Nature is a powerful thing. It may be the most powerful thing. That's because it is something that we can't stop. We tend to be fearful of man-made things such as guns or bombs. The Cold War was bred from fear of nuclear weapons, but at the end of the day, they weren't used because we chose not to.
Nature does not allow us to debate whether or not it will unleash its onslaught on us. There is no slatemate bred from mutual assured destruction. Nature will destroy and can never be destroyed. Earthquakes, tsunamis, and hurricanes are forces of nature that have no conscience or moral decision making.
We have to just sit back and accept whatever nature throws our way. Luckily we have some degree of protection, such as being able to track incoming natural disasters, and ways to protect ourselves with specialized buildings. Animals don't have these protections, which is why it's amazing these cows swept away by a hurricane actually survived.
Hurricane Dorian has been a deadly storm that has destroyed millions of dollars of property and taken away countless lives both human and animal. While we as humans may understand what's coming for us, animals don't. They may have innate senses that alarm them of disasters, but then what are they supposed to do? One of the fears from Hurricane Dorian was that it would decimate the horse and cow population on North Carolina's Cedar Island in September when it struck.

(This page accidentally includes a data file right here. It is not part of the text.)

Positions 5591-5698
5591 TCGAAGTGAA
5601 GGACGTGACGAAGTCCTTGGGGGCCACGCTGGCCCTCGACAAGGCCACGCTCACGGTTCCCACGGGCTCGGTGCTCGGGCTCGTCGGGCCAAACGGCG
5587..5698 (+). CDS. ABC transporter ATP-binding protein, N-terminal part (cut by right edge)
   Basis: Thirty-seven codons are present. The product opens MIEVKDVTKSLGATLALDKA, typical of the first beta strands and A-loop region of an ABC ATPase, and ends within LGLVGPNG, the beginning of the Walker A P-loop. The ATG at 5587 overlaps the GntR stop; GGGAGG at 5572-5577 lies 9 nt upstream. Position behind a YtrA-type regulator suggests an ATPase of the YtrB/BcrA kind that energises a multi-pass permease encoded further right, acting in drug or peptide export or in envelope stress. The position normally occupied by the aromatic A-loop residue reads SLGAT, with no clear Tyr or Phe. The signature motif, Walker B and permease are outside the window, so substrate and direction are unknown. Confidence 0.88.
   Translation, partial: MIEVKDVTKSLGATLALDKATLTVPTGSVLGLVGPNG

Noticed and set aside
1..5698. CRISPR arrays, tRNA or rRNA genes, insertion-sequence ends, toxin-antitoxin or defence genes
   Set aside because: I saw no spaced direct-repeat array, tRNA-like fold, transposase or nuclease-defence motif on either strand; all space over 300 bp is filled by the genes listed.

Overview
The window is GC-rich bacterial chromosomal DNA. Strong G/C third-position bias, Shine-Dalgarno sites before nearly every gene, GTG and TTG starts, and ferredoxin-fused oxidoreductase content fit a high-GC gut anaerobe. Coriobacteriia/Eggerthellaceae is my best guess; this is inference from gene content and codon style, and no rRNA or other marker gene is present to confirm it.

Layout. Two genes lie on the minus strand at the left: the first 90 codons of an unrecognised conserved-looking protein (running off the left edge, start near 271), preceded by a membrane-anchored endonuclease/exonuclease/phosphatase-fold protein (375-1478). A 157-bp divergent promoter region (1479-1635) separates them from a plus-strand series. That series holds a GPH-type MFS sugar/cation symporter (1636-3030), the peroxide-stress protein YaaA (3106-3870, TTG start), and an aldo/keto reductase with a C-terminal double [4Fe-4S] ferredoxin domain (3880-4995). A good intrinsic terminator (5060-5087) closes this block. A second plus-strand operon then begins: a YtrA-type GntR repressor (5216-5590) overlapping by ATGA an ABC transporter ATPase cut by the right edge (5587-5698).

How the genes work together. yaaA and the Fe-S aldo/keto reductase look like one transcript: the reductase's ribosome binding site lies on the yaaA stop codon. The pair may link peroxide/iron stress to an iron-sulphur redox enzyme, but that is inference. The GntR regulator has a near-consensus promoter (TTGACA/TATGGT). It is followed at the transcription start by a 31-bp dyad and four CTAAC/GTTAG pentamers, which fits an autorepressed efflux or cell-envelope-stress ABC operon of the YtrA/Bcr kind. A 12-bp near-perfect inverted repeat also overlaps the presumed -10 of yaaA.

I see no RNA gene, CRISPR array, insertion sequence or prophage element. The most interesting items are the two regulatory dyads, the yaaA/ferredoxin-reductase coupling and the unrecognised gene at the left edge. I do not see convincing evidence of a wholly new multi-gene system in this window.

While the hurricane did try its hardest to destroy the livestock, it didn't finish the job. It seems that three of the wild cows on the island simply took a trip to another island. Did they get on a boat or a plane? No, of course not. What they did was actually more miraculous than that.
Originally the three cows had lived on Cedar Island, about three miles from Cape Lookout National Seashore park on the Outer Banks. That's three miles across water, but somehow the cows were found hanging out at the Cape Lookout National Seashore park, much to the surprise of the national park workers and residents of the island. One local resident, Rhonda Hunter, said, "the cows surviving has just been a blessing."
The big question is just how these cows got across three miles of water to the island. As it turns out, the national park workers are guessing that the cows took the sea for a 3 mile swim, all while the category 3 hurricane made the journey even more difficult for them. If you have ever questioned a cow's will to live, this story should answer that question.
BG Horvat of the Cape Lookout Parks Department said, "It's an amazing story. To be swept up by a 9-foot-plus surge of water that's coming back and filling up the sounds, and it's just coming. It's not stopping. It's just moving forward with a lot of force." Although these three cows have lived, 28 wild horses and 20 other wild cows have gone missing. Pam Flynn said, "There have been animals living on these islands for years and years and they've always found a way to survive"
Animals are natural survivors. There was also the story of a dog named Miracle who had lived for three weeks while being trapped under rubble during the hurricane. For the parks department, this has been a big win. Flynn added, "I guess if horses can swim, I guess cows can. Highlight of our day, week, month, year."